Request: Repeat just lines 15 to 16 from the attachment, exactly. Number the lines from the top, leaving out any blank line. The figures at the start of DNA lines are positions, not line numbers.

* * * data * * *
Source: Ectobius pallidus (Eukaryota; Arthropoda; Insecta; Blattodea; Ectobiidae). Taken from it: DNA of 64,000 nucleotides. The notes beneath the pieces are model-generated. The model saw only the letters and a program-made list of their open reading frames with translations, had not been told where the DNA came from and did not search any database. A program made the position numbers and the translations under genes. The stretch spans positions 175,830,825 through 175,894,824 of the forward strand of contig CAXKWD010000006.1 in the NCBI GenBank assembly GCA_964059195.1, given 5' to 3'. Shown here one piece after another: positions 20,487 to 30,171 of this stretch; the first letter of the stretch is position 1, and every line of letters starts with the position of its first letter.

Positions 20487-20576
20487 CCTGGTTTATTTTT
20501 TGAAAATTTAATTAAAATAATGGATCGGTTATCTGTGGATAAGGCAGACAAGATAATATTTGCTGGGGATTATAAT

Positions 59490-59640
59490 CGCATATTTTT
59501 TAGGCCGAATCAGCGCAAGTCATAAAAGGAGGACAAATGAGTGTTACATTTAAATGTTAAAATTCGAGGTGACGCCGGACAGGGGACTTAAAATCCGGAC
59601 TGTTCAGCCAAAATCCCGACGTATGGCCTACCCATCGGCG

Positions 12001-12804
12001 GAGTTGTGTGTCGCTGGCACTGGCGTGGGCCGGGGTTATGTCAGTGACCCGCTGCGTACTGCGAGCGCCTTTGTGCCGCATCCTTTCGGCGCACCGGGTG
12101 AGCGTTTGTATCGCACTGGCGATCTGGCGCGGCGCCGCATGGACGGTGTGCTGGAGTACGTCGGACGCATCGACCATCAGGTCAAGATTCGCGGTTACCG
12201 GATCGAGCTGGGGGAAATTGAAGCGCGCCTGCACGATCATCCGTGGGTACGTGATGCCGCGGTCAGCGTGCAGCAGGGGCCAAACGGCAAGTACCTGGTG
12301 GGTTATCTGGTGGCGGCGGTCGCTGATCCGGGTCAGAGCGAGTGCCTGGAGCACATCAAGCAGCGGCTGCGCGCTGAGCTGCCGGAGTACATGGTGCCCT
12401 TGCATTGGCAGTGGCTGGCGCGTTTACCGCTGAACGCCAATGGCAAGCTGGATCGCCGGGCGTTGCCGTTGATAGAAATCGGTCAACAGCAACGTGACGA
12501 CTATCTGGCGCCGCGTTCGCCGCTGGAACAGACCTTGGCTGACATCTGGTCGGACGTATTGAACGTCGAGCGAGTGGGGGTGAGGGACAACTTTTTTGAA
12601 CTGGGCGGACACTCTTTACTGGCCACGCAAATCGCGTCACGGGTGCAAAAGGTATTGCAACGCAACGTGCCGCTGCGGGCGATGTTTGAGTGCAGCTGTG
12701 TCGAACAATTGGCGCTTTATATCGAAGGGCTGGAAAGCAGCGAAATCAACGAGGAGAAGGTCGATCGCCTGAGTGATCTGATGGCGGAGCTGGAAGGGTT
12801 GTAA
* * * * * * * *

12501 CTATCTGGCGCCGCGTTCGCCGCTGGAACAGACCTTGGCTGACATCTGGTCGGACGTATTGAACGTCGAGCGAGTGGGGGTGAGGGACAACTTTTTTGAA
12601 CTGGGCGGACACTCTTTACTGGCCACGCAAATCGCGTCACGGGTGCAAAAGGTATTGCAACGCAACGTGCCGCTGCGGGCGATGTTTGAGTGCAGCTGTG